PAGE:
“And how do you know that, huh?” asked Ivy 

“Let’s just say, a little birdie told me.” 

Adam’s wet blink dries at his hand, he’s surprised Ivy still remembers. The tradition had ceased once Amy passed, becoming locked in memory. He wonders how many Christmases have come and gone, Ivy still waiting for Santa, missing Amy. 

Just like him. 

As the pool overflows, Adam notices a glittering spark in the waters. This could be his chance to do something, to try and cheer Ivy up just like Amy cheered him up those many winters ago.  

This is Ivy reaching out, so Adam chooses to grab hold. 

From the attic, Adam finds Amy’s old Santa suit, the beard and pillow still the same as on that first Christmas. As he runs through the suit, he finds a note, one he’s never seen before. Unfolding it, he then stares at Amy’s scribbling, his heart melting. 

If you find this, it means for whatever reason, I can’t be Santa. So that’s why I wrote this note, because if I know my Adam well enough, you’re probably freaking out, so the first thing we do, is we breathe. OK, breathe in, then breathe out. It takes a lot to dawn the pillow and beard, but all that matters is fun. Have fun my love, if you’re having fun, then we’ll all have fun. That’s really it, take it easy Addy bear and have fun. I’ll always love you, and thank you, thank you for having fun with me, always – Amy. 

P.S. Don’t you dare eat the cookies and milk before handing out the gifts, earn it mister! 

Love you. 😊 

Adam crumbles at the note, surprised he’d never found it. He lets it simmer, breathing in, and breathing out, feeling Amy’s warmth. 

With the suit dawned, beard hanging and pillow stuffed, Adam then tiptoes into the girls’ room, green bag of gifts slung on his shoulder. Lilly lies asleep clutched so deep in slumber that she doesn’t hear a thing. He places her gift next to her bed, granting her a tender kiss on the forehead, her soft breathing warming his soul.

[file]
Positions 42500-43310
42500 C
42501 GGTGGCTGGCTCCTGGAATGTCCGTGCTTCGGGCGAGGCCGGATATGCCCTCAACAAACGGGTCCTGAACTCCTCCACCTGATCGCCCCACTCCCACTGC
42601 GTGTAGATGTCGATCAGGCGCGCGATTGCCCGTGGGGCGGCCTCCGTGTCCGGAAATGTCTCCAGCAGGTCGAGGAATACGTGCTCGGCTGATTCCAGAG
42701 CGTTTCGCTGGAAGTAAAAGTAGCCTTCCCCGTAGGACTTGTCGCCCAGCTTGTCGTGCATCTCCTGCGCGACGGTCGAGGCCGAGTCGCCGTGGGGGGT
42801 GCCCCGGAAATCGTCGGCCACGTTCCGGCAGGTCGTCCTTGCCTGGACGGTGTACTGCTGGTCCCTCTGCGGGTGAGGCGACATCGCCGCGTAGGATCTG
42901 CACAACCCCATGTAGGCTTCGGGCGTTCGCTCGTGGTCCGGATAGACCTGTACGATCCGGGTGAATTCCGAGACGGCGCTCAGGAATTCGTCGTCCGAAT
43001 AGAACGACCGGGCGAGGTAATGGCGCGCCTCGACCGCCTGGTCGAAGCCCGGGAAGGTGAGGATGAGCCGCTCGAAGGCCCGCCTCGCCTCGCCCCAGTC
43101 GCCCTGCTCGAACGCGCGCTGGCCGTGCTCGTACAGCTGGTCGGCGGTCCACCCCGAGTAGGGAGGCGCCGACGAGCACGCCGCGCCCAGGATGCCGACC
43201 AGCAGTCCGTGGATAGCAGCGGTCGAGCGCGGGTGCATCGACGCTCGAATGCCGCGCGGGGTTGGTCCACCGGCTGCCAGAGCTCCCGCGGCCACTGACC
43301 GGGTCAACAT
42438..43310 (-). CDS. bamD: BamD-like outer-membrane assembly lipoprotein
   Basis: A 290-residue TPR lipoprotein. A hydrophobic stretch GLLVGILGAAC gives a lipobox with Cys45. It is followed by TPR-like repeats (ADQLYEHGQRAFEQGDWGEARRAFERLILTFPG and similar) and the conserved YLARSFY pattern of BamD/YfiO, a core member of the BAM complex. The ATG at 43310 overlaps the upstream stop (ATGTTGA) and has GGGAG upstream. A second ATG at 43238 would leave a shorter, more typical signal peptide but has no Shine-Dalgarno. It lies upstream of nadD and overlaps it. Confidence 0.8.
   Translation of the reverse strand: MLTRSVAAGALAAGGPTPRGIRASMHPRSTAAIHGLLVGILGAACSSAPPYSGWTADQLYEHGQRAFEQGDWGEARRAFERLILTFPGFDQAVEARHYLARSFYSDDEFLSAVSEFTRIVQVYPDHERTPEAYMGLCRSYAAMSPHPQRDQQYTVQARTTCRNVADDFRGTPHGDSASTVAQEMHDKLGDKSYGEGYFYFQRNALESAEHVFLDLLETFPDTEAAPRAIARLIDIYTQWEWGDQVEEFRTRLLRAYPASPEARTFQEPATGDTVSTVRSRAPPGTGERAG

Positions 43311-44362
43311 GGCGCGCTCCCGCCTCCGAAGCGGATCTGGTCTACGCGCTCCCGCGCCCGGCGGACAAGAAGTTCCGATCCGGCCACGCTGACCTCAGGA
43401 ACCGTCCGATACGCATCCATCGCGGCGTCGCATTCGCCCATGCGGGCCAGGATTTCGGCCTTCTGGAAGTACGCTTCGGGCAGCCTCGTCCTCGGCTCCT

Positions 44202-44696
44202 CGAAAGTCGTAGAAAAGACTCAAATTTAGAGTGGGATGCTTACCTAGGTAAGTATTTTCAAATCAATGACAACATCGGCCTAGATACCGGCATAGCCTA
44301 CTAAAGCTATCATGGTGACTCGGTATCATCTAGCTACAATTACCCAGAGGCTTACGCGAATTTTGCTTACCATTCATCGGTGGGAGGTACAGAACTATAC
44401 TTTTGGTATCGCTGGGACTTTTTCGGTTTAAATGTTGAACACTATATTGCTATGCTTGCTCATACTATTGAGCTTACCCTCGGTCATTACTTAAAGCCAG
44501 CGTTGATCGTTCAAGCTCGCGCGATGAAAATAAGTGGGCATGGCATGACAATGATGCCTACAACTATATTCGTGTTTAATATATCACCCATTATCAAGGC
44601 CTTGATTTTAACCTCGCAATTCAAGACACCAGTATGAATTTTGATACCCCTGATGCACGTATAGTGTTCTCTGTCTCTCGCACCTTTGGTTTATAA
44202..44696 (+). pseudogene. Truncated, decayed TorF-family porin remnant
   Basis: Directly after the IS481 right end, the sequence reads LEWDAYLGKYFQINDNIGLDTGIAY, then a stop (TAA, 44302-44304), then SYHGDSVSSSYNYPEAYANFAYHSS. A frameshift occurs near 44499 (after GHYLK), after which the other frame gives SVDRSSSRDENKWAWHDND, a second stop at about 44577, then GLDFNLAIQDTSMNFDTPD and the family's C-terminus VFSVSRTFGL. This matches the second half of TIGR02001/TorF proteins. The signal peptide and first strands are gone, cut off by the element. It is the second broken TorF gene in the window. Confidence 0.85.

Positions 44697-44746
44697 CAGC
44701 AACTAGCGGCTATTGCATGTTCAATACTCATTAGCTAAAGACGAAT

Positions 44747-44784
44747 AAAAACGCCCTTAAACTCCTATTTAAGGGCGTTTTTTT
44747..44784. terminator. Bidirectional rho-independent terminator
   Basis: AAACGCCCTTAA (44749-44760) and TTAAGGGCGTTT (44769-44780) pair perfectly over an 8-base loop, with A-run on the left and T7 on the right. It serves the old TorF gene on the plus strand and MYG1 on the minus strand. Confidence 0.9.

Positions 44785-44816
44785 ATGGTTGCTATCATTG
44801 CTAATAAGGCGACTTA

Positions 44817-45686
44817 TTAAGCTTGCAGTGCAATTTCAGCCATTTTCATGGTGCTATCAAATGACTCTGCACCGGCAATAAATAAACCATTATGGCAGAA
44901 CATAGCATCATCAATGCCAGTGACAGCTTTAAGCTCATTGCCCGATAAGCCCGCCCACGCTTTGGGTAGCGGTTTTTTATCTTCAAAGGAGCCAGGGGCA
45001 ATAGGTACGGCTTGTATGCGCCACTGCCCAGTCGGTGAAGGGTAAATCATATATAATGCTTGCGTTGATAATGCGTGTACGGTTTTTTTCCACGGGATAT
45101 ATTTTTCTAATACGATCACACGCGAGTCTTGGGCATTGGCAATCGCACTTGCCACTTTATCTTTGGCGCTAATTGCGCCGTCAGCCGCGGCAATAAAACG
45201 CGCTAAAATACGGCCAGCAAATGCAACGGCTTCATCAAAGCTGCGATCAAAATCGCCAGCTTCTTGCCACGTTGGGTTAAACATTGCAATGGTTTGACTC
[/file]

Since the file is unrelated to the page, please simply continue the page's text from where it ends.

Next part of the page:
Adam then heads for Ivy, she lies buried in her blankets, hopefully oblivious to Santa’s return. He places her gift next to her bed, then he adds a little note, the same note Santa gave him during his first Christmas with Amy.  

You’ve been good,  
Because despite it all 
You keep going. 
You never gave up. 
And you remain a gift. 
A gift to us all. 

As Adam rises, the cookie craving rumbling through his stomach, Ivy rises too. 

Before her lies Santa, beard shinning, pillow belly belching. 

Santa then laughs his ho-ho-ho. 

Ivy’s face lighting up, a sparkle in her eye. 

Adam can’t remember the last time he saw her this happy. 

He leans in, kissing her on the forehead, then she clutches onto him, holding him tight in a deep embrace. 

The warmth is enough to melt the snowman outside, Adam grabbing hold too, as they hug. 

“I’ve missed you,” says Ivy. 

“I’ve missed you too, my love. I’ll always be here and I’ll never leave you, never.” 

In that moment, a Christmas miracle shined bright. Adam and Ivy both knew, things would be okay

Today, they were merry


This article was originally published in print Volume 23, Issue 4 on Thursday, Dec. 7.